Voices from the Grave: POW camps final stop for many

By Kathi Kresol
Contributor

The Camp Sumter Military Prison at Andersonville, Georgia was of one of the biggest Confederate prisoners of war camps during the Civil War. It operated for 14 months and 45,000 Union prisoners passed through the gates even though the camp was designed for 10,000 men. Lack of food and clean water, no shelter from the elements and no medical care for the wounded left the men susceptible to disease. 13,000 of the men would die in the camp.  151 years have passed since the closing of the camp and today we know the horror stories of the survivors.

Horatio Foote’s family moved to Rockford the first time in 1838 and his father, Hiram, a Congregational Minister preached the first official sermon in town.  The family moved to Wisconsin and it was in Racine in 1843 that Horatio was born.  In 1862, Horatio enlisted in the 1st Wisconsin Cavalry Regiment Company B and went to Missouri for training.

The regiment would be involved in fierce fighting including the Battle of Chickamauga in September of 1863.  In May of 1864, the men of the 1st Wisconsin were involved with the Battle of Varnell’s Station in Georgia. General Joseph Wheeler’s 900 Confederates fought against Brigadier General Edward McCook’s 5,000 Federals.  Only 10 Confederate men lost their lives while 150 Federals were killed.  Wheeler’s men also captured 100 Union soldiers that day and Horatio Foote was one of them.

Horatio and the other men were sent first to Andersonville and in September of 1864 they were moved to The Florence Stockade in Florence, South Carolina.  During 1864, General Sherman was leaving a trail of devastation during the Atlanta Campaign and Camp Sumter (Andersonville) was right in the path.  The decision was made to close the camp and scatter the prisoners to other existing camps.  The Confederates also decided to build a new camp and chose Florence, South Carolina for the location because of the three railroads that traveled through the city.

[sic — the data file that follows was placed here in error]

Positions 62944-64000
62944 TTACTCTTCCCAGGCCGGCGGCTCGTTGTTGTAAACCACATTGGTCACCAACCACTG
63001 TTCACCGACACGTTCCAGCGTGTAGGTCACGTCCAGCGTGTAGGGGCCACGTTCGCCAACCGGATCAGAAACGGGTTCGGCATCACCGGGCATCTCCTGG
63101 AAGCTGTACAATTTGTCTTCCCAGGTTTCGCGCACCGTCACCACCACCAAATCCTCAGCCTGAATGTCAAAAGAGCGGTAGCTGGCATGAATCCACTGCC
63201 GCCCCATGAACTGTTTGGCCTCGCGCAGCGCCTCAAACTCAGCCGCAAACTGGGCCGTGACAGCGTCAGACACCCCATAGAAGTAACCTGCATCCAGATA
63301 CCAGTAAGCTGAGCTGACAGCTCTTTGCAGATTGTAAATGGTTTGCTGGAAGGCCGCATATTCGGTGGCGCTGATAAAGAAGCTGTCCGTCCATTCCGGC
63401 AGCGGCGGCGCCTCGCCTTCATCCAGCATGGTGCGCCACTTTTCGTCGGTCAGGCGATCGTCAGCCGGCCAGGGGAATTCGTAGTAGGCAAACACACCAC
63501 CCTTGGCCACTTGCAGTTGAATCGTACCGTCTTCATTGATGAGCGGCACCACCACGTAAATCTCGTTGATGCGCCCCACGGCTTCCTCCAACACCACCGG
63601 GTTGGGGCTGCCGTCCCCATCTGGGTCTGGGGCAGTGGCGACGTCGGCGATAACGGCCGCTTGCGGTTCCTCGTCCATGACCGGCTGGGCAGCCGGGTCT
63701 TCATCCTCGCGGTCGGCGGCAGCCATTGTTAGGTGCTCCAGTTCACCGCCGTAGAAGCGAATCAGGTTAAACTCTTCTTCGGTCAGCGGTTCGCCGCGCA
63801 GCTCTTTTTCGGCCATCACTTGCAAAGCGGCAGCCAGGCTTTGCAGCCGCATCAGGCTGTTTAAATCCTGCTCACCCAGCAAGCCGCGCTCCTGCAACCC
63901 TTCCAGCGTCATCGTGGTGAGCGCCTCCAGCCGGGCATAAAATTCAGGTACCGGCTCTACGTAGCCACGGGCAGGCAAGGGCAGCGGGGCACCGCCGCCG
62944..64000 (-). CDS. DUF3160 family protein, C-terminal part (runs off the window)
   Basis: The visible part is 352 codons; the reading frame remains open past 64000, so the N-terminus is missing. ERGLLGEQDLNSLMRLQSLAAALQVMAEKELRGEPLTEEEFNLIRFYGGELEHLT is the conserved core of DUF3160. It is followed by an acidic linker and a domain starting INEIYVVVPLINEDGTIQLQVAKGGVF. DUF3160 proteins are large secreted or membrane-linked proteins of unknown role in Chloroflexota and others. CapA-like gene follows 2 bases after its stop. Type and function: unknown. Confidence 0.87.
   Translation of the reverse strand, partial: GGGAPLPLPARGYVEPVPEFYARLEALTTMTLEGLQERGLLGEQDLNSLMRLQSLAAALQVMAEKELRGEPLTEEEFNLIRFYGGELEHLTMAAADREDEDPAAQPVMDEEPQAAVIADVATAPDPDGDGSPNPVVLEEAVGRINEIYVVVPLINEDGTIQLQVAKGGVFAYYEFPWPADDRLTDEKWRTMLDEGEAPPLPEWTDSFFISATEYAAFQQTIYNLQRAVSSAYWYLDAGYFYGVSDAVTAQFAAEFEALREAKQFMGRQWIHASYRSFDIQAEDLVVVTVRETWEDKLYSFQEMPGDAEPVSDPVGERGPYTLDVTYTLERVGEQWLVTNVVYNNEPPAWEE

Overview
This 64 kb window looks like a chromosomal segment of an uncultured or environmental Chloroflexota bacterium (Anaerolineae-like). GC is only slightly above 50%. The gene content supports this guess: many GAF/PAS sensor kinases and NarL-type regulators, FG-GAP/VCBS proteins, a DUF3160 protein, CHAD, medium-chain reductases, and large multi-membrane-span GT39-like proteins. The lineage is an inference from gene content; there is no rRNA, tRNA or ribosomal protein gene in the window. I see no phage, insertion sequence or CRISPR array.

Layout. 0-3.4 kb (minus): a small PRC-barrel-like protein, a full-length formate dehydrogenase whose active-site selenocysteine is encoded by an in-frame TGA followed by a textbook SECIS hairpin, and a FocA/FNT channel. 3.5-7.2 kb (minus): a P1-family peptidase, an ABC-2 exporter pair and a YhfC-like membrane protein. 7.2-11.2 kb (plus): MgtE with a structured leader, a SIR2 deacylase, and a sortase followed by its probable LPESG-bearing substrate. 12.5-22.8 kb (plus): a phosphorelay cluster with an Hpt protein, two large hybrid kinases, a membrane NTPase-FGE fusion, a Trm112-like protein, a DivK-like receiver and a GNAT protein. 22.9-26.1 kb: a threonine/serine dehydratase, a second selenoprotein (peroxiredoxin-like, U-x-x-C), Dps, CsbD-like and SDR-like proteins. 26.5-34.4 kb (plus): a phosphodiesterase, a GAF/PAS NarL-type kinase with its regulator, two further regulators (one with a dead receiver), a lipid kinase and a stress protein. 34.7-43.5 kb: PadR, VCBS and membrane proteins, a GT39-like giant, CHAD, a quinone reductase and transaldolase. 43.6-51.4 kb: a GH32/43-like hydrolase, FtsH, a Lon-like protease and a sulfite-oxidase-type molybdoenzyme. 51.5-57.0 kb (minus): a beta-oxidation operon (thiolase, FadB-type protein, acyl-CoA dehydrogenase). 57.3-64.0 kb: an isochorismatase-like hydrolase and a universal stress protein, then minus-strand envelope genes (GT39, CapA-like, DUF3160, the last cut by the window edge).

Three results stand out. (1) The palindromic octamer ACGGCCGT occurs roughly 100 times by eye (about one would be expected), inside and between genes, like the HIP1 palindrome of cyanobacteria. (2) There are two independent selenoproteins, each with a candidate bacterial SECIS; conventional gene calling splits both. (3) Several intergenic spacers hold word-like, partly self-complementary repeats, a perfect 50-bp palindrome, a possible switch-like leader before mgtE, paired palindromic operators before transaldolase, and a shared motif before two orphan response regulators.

Men were being moved into the Florence Stockade before it was even completed.  The ones who were too ill to be moved from Andersonville were left behind. The men who were transferred were kept under control by the Confederates telling them that they had been paroled and would be allowed to return to their homes.  One can only imagine the heartbreaking moment when these soldiers who had suffered so much at Andersonville discovered the truth about their destination.

The Florence Stockade was designed like Andersonville with a creek running through the middle and a trench all around the outside to prevent the men captured from digging escape tunnels. Confederate Major Frederick Warley supervised the 1,000 prisoners of war were used to construct the camp. The 1,400 foot long rectangle was enclosed with a timber fence.  There was a “deadline” 10 feet from the fence that the guards were told to shoot anyone who passed that line.

The prison opened in September of 1864 and within a month 12,000 men were imprisoned there. Supplies were so scarce that even the Confederate guards didn’t have enough to eat. Disease was widespread.  The death rate was 20-30 men per day. One Union soldier who survived both, John McElroy, wrote, “I think also that all who experienced confinement in the two places are united in pronouncing Florence to be, on the whole, much the worse place and more fatal to life.” Part of the reason that Florence proved so deadly was the weakened state that the prisoners arrived in from their time in Andersonville.

The camp closed in February of 1865. Horatio did not survive the camp and his body, like many others, was buried in a mass grave with no real identification possible. The area is now a national cemetery. Horatio’s family wanted him to be remembered and listed his information on a memorial marker with his other family members at Cedar Bluff Cemetery.

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